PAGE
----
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Cliff Ramos, beloved Collins Hill wrestling coach, dies after battle with pancreatic cancer

Ramos coached more than a thousand wrestlers across four decades at the school.

SUWANEE, Ga. — Cliff Ramos, a beloved high school wrestling coach in Gwinnett County for more than 40 years, died after a battle with pancreatic cancer last week.

Ramos mentored more than a thousand young wrestlers across his decades at Collins Hill High School, winning multiple state titles and becoming an iconic fixture of the community. Taylor Ramos, Cliff's eldest son, said that his father's legacy went beyond sports.

"Whatever he chose to do, he was going to make an impact somewhere. Somewhere with somebody. That was just dad," said Taylor.

Collins Hill High School Athletic Director Scarlett Grantham described Coach Ramos as a mentor, "he was just so much more than a coach to these young men’s lives that he touched". 

He retired a few years back, but returned after his diagnosis to coach one final practice last year.

RELATED: A wrestling coach was diagnosed with pancreatic cancer. He fought for his life - and one more practice.

The practice “gave him the opportunity to remember all that he’s lived for” his wife Kathy Ramos told 11Alive at the time.

“It’s a wonderful day. I’m gonna remember this day,” Ramos said. “I don’t know how much time I’ve got left, but I’m gonna remember it for a long, long time.”

A public outdoor memorial service is being held on Saturday at 11 a.m. at Collins Hill's football stadium.

"Coach Ramos meant a lot to so many people throughout his life! We hope to have a memorial service for him at Collins Hill Stadium this Saturday, weather permitting, to honor him," the organizer wrote. "Please have masks per Gwinnett schools policy. Casual dress."

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Last year, Kathy Ramos spoke of how Cliff fought after learning of his diagnosis.

“He’s a tough nut,” his wife said. “I remember when he was in the hospital, the nurse practitioner who knew he was a wrestling coach, she made him look in the mirror and say, ‘Talk to your wrestlers right now. You keep fighting.’"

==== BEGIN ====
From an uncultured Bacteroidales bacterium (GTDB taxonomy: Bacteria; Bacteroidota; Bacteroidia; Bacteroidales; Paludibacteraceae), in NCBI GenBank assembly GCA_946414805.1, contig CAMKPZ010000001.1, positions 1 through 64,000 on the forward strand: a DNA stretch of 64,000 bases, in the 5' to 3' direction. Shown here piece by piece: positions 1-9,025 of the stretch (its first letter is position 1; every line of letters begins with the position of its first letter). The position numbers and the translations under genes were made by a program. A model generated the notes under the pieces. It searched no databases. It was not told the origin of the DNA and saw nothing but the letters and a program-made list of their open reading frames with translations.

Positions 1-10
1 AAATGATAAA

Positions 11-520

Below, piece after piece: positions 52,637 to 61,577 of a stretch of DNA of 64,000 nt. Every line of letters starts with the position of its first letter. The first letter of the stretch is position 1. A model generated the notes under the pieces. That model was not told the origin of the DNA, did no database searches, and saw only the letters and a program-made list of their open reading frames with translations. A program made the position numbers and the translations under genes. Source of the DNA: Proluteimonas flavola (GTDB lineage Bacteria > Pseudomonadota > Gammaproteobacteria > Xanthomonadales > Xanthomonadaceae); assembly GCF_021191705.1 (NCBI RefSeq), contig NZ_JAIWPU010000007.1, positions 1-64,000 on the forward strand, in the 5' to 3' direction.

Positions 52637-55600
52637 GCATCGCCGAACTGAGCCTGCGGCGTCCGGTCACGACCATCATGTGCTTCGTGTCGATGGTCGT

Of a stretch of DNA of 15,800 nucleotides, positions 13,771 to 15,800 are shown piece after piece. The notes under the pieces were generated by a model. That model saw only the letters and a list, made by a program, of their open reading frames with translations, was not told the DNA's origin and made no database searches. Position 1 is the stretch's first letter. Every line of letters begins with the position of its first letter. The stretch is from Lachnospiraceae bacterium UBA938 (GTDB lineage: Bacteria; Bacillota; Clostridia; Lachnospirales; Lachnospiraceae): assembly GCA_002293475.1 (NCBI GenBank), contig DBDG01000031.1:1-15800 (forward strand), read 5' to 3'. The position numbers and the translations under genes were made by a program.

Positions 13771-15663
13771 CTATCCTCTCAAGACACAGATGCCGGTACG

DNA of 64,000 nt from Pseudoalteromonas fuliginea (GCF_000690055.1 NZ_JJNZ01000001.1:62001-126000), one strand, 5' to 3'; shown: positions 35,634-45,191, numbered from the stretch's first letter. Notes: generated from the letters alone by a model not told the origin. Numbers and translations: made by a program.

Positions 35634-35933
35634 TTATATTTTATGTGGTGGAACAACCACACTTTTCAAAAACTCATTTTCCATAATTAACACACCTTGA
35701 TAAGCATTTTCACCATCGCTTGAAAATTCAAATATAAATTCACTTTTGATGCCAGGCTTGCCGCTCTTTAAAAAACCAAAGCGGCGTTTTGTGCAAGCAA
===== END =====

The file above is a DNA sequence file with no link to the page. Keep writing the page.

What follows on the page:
He had the idea for the final practice after reading a book while recovering from chemotherapy, “The Last Lecture,” written by a professor with terminal pancreatic cancer. Not knowing if he could even coach again, Ramos wrote his own book, “One More Practice.”

“The idea of ‘One More Practice’ was a reunion,” Ramos said. “Let me write about it because I didn’t know if I would actually be able to do one more practice. So I started feeling better, I thought, ‘You know what, I’m gonna try to organize this practice.’”

Then he recovered and brought dozens of his wrestlers back together.

“It brought me back, like, I’m coaching again,” he said.

He told 11Alive after he learned of the diagnosis, not knowing how much time he'd have left, that he'd told his wife: "I’ve had a good life." 

That was in April 2018. Despite the severity of his diagnosis, he continued on for two-and-a-half more years. Ramos leaves behind his wife, Kathy and his children: Taylor, Kara, Trevor, and five grandchildren.

A visitation will be held earlier in Lawrenceville at Wages and Sons on Wednesday from 3 p.m. to 5 p.m. and Thursday from 6 p.m. to 8 p.m. His funeral is planned for 3:30 p.m. on Friday afternoon in Snellville at 12Stone Church.

Ramos' family is requesting donations to the Pancreatic Action Network at www.pancan.org in lieu of flowers.